Life in the Real World

Many opposed the Iraq War supplemental bill passed by the House yesterday because it didn’t go far enough, and as I wrote here that is a reasonable opinion with which I respectfully disagree. Today Big Tent Democrat is objecting to some of the arguments in favor of the supplement. I think many of Big Tent’s arguments are valid, but IMO they reveal a huge blind spot; a reality not being faced. And that’s the reality of arithmetic.

Once again, here are the numbers:

Number of Democrats in the House — 233
Number of votes needed to pass a bill — 218
Number of member of the Blue Dog Coalition — 44

As they say — do the math. In my time-space continuum, the House will not pass a bill without some votes from either Blue Dogs or Republicans, or both. Perhaps Big Tent lives in a better place, where thinking pure thoughts will summon the Good Peace Fairy, and a sprinkling of progressive pixie dust will make up for the shortfall of conservative votes. But I don’t believe that’s how it works here.

Among those of us against the war, the difference between those who are pro-supplement and those who are anti-supplement is this: Those who are anti-supplement think that passing a better bill is possible. Those of us who are pro-supplement think it isn’t.

I think Big Tent misreads Markos because Big Tent assumes passing a better bill is possible, but Kos’s opinion assumes that it isn’t. I don’t interpret Kos’s post to mean, as Big Tent says, “the point is the House Dems’ proposal will never become law” or that it would be a good thing to keep the war going until 2009 to help elect Democrats in 2009. I think Kos is arguing in favor of something as opposed to passing nothing.

Yes, one argument for passing the supplement was to help Dems win the messaging battle in 2008. But IMO that doesn’t mean anyone, including Kos, prefers winning a messaging battle in 2008 to getting out of Iraq in 2007. It means that winning a messaging battle is preferable to losing a messaging battle.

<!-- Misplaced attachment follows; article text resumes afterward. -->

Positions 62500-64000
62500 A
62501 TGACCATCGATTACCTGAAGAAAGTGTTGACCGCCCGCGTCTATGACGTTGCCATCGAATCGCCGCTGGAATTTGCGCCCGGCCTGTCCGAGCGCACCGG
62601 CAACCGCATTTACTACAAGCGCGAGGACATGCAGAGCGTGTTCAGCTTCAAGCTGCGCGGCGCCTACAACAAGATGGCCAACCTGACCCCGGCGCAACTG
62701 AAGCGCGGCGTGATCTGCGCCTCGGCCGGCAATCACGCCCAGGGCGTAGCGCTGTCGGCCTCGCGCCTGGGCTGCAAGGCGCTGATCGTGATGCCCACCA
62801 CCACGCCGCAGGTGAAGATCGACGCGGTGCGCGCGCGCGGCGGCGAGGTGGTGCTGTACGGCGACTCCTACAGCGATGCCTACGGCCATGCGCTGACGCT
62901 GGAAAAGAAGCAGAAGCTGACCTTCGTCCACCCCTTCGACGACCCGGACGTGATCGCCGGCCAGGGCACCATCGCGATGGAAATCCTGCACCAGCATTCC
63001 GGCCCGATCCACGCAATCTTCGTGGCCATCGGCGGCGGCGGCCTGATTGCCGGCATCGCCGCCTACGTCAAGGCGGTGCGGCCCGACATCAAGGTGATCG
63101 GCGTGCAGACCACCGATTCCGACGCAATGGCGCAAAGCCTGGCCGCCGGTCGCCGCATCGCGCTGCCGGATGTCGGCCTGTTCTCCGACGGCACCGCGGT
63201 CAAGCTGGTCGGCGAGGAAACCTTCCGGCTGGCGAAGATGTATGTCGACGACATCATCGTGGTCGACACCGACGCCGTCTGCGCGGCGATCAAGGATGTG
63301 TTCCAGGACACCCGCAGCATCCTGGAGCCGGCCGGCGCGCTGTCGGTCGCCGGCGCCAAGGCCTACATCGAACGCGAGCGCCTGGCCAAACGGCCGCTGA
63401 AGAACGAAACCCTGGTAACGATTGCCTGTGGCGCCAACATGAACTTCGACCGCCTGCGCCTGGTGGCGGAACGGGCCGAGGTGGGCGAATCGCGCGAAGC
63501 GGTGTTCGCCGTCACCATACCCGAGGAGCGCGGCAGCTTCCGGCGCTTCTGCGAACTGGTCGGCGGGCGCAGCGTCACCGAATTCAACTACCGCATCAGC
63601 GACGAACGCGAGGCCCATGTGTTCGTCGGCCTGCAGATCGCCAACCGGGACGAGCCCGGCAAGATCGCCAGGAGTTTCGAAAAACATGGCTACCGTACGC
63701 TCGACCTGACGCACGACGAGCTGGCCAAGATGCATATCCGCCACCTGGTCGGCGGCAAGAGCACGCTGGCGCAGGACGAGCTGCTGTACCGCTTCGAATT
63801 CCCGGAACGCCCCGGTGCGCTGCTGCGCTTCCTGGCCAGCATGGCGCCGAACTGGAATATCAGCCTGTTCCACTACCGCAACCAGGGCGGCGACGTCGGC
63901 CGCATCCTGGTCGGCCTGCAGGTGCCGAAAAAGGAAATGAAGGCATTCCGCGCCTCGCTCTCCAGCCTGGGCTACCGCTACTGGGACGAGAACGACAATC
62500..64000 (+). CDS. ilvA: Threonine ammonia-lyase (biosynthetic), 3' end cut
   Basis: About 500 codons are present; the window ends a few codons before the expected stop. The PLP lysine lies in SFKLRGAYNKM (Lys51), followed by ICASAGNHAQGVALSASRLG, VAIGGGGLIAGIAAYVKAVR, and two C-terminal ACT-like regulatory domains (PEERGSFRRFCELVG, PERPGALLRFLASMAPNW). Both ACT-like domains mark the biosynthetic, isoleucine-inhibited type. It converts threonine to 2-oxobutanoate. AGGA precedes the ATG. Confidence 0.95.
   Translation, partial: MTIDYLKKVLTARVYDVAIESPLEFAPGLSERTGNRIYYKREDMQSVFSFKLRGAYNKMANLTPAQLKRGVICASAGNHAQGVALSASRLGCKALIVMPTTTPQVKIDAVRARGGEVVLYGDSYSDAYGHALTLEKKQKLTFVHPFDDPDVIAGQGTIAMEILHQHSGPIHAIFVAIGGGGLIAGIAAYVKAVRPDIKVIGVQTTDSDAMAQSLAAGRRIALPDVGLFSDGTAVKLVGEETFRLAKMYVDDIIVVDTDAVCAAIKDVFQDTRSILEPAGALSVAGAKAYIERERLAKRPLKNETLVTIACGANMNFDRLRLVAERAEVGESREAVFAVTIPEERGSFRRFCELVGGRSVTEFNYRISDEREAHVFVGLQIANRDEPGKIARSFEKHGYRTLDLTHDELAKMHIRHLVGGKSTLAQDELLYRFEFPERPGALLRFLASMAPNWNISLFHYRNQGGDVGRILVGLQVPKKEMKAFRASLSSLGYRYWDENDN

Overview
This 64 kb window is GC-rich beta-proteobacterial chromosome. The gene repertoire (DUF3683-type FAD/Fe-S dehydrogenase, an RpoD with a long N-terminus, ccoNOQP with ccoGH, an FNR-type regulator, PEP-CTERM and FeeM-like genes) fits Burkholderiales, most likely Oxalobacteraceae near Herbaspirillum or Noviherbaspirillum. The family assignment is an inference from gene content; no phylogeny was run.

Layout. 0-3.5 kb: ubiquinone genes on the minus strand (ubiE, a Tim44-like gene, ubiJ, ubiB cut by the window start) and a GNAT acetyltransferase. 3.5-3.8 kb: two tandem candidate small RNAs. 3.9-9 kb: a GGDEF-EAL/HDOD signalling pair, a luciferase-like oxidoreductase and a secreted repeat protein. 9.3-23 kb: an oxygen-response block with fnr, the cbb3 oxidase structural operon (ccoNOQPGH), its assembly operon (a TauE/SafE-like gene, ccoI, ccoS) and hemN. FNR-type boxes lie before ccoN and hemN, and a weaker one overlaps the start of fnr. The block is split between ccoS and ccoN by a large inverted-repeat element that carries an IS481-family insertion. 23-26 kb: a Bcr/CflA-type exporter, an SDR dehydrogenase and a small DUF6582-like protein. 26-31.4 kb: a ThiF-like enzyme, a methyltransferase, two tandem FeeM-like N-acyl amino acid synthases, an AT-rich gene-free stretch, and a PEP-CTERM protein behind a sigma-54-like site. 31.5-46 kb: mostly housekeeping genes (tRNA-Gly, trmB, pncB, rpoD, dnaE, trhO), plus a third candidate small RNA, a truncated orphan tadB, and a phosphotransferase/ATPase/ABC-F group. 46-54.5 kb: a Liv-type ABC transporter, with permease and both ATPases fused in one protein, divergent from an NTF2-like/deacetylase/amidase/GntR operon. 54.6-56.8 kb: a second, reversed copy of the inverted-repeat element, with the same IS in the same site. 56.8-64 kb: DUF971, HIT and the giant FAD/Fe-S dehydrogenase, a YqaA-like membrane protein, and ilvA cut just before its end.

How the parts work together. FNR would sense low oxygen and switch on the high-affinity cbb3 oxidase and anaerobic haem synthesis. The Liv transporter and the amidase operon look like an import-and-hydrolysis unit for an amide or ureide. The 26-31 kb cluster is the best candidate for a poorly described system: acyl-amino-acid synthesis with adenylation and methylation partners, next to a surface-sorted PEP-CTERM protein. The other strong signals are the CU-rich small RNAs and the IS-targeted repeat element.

Believe me, were there a reasonable hope of passing something like Barbara Lee’s bill, and getting it enacted into law, then that’s what I would have preferred. I believe most of us would prefer that. But that wasn’t the real choice we were and are facing. The real choice is between passing something (which helps us win a messaging battle) and passing nothing (which doesn’t).

Elsewhere — Farhad Manjoo writes in Salon:

MoveOn signed on to Pelosi’s supplemental funding bill, citing a poll of its members showing overwhelming support of the idea.

MoveOn’s longtime allies in the antiwar movement, however, look at the bill — and MoveOn’s support for it — and see something very different. Groups who call for immediate withdrawal argue that MoveOn’s position is a betrayal of their cause, and that Pelosi’s bill merely continues the war while allowing Democrats to say they’ve done something to oppose it. Cindy Sheehan, the “peace mom” who favors immediate withdrawal, describes MoveOn as supporting “the slow-bleed strategy of the Democratic leadership.” Gail Murphy, of the group CodePink, says, “MoveOn has taken a compromised position — in fact I think they were involved behind the scenes in creating a compromised position.” Other peace activists call MoveOn’s e-mail poll of its membership a sham. If MoveOn’s millions of members knew the full details of the bill, they would surely oppose it.

There is room for criticism of Moveon’s email to members about the supplement, but if Moveon’s endorsement helped make the passage of something, as opposed to nothing, possible, then I say good for Moveon. I also say that Sheehan and Murphy are trotting down the same self-marginalizing road the New Left walked in the 1970s. That path leads to the state of Utter Irrelevancy. There they will spend eternity discussing bureaucratic collectivism with the moldering remains of the Popular Front. Meanwhile, the United States, its government and its citizens, will ignore them, except when their names are the answers to questions in some future edition of Trivial Pursuit.

The question is, will sufficient numbers of liberals and progressives not take that road and remain effectively engaged in American politics? I hope so.